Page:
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And Clean the Bowl
What I can't help
Thinkin' is how
The party of
Lincoln is now

Would Honest Abe
Vote to impeach
Or see it more
As overreach?

I'd like to think
He'd look at Trump
And vote to flush
That steamin' lump
Hope
I have been trying for a while, without luck, to write about hope. I’m not sure why it’s been so difficult. Maybe it’s because I am such a believer in this noble human quality, and I’m afraid I might come off as a bit too corny about it.

As human propensities go, I think it’s the best we have to offer…better than love, even. I know that’s a heavy claim to make. Major religions, eminent thinkers, and the Beatles have all told us that love is the answer, and maybe it is. But it is not the most noble and human capacity we have.

Don’t get me wrong. I have nothing against love. But let’s admit that there’s nothing really special about it. Mammals love, birds love. I can’t help but think that reptiles do, too. In fact, I am willing to suggest that any creature that walks, slithers, swims, or oozes on this earth feels something akin to love in its life.

No so with hope. It is ours and ours alone as a species. Along with faith, it’s part of the package deal that comes with our big brain. Our capacity for self-awareness is what makes it work, and without it I don’t think we could survive — at least not happily. It keeps our spirits up, it galvanizes our priorities, it gets us over the mountain. And quite often it focuses us on something beyond our own interests, something greater than ourselves. It dares us to reach for what is beyond our grasp.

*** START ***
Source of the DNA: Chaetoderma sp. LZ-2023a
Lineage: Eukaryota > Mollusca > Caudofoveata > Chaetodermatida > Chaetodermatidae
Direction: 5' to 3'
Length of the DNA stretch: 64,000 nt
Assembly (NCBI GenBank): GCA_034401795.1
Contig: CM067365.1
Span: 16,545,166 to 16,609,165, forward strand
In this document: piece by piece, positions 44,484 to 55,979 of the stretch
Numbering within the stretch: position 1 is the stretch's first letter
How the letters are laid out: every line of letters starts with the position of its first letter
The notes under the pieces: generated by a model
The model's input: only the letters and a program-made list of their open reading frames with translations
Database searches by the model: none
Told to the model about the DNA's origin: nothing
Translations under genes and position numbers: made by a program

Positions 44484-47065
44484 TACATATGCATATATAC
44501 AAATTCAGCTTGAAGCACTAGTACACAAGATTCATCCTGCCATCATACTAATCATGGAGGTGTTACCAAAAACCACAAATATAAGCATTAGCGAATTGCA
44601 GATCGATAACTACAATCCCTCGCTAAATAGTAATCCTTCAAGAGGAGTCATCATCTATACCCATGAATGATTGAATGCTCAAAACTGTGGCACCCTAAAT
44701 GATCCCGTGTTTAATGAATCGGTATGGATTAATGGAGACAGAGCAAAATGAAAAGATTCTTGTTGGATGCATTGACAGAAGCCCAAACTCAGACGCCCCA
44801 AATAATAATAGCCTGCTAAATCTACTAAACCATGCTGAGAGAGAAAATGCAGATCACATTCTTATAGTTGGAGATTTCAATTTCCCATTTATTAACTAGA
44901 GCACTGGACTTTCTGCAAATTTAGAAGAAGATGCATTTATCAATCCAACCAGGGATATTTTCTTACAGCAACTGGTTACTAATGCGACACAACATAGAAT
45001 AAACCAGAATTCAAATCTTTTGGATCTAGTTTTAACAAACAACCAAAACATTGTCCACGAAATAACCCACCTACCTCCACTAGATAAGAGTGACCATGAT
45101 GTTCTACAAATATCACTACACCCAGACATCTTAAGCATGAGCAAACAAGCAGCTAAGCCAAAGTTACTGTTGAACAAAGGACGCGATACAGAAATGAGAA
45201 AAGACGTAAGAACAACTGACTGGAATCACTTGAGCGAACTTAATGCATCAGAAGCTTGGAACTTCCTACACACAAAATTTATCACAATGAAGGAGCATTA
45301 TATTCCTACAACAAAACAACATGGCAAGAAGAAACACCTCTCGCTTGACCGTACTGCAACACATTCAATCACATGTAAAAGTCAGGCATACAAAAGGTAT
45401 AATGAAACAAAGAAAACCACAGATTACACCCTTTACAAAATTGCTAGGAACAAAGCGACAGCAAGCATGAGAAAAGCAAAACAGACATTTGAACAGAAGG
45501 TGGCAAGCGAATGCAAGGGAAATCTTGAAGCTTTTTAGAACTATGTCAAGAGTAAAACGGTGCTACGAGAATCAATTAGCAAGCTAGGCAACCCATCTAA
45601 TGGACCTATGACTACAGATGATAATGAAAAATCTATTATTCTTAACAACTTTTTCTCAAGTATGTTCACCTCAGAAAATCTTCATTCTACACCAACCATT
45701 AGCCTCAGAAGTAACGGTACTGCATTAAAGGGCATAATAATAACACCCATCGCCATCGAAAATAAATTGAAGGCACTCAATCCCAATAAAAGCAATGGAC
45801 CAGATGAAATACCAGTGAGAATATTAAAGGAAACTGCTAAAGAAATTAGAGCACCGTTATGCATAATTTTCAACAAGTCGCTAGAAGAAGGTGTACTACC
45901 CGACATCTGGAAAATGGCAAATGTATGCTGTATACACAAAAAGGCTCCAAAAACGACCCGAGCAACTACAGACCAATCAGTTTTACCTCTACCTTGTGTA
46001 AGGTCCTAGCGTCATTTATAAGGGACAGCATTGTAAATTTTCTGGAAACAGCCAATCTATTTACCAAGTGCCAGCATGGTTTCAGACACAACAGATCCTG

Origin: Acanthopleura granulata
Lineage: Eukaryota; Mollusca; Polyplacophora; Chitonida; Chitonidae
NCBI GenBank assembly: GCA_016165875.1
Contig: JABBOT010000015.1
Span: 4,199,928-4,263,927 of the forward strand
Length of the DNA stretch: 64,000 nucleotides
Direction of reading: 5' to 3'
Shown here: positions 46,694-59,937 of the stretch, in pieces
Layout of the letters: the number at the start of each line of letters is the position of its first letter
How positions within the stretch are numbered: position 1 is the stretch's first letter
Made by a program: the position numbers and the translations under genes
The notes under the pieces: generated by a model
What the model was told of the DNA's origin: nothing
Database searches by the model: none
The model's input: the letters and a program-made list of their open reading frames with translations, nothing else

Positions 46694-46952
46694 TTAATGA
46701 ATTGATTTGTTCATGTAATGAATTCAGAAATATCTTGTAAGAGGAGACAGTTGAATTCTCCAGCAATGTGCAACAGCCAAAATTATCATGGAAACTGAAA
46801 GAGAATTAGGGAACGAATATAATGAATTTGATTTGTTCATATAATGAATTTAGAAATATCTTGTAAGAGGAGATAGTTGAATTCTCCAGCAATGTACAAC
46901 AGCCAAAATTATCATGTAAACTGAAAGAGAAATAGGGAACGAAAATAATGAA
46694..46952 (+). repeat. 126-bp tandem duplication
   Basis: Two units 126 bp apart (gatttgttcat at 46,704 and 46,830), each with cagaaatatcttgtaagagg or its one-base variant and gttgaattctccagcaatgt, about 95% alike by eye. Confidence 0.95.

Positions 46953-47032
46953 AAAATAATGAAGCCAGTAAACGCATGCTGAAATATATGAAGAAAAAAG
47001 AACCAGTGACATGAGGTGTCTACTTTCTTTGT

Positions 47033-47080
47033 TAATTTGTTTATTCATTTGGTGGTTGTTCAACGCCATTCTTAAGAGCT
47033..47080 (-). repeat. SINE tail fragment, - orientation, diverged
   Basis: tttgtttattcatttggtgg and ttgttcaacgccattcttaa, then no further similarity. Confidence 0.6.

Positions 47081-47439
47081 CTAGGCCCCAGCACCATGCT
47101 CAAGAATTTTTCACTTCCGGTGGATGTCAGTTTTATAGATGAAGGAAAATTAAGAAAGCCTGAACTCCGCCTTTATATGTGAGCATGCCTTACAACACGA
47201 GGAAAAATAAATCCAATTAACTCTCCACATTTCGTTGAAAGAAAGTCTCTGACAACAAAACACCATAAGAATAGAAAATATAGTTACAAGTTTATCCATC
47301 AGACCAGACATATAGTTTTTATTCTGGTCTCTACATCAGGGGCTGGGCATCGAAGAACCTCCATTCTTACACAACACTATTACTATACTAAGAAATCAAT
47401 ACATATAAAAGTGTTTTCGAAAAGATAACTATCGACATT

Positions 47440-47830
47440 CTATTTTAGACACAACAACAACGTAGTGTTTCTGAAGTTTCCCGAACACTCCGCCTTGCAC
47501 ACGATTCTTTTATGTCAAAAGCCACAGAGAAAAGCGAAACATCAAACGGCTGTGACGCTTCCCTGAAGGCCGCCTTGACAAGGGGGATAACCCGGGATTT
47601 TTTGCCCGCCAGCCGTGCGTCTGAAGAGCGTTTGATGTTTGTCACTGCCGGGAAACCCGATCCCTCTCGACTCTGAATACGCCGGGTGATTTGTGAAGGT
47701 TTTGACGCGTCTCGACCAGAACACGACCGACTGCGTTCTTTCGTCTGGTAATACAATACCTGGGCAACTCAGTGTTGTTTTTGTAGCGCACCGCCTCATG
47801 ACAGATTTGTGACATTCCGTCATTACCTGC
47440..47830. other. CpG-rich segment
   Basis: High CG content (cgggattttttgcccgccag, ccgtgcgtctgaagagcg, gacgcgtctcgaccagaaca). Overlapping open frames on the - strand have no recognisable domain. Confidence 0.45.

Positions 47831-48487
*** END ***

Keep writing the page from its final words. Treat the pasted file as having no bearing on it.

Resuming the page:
I suppose love could do all those things as well, but the difference is that love centers on the love object, whatever it is: “I’ve got to keep going to get the medicine to Grandma,” “I’ve got to set a good example for little Emily,” “My mate wants me to do this.” Those are all worthy incentives, but hope works differently. It does not need a love object to function. Like its cousin faith, it can run on an idea, a value system, or a belief. Maybe porpoises have something like that going for them, and you can’t rule out the possibility of hopeful chimpanzees. But since these creatures don’t have a language, we can’t find out for sure by interviewing them (I don’t know if the subject ever came up with Koko).

I don’t think chimps can have faith, either. Faith is also one of the nicer bells and whistles that comes with our big brain, and like hope, it can be a profound source of strength. The only reason it doesn’t make the top spot among our many character traits is that it has proven to be too corruptible — like human beings themselves. Humans can have faith in all kinds of things, including some demonstrably batshit assertions of fact and some obviously worthless s.o.b.’s. Such misapplications of faith can really screw things up for these folks and for rest of us as well. I will let you fill in the examples of religions, cockamamie notions, and unscrupulous leaders we are talking about here.

Hope is not so easily turned to the dark side. Oh, I suppose you might find yourself “hoping” that something awful happens to an enemy, but that seems to me to be a misuse of the word. Hope connotes a sense of optimism, of an aspiration to a better world. Praying (which we might see as a more activist form of hoping) really ought to stay in that same lane — unless you see your deity as primarily vengeful. If you do, then we’re all in for a rough ride.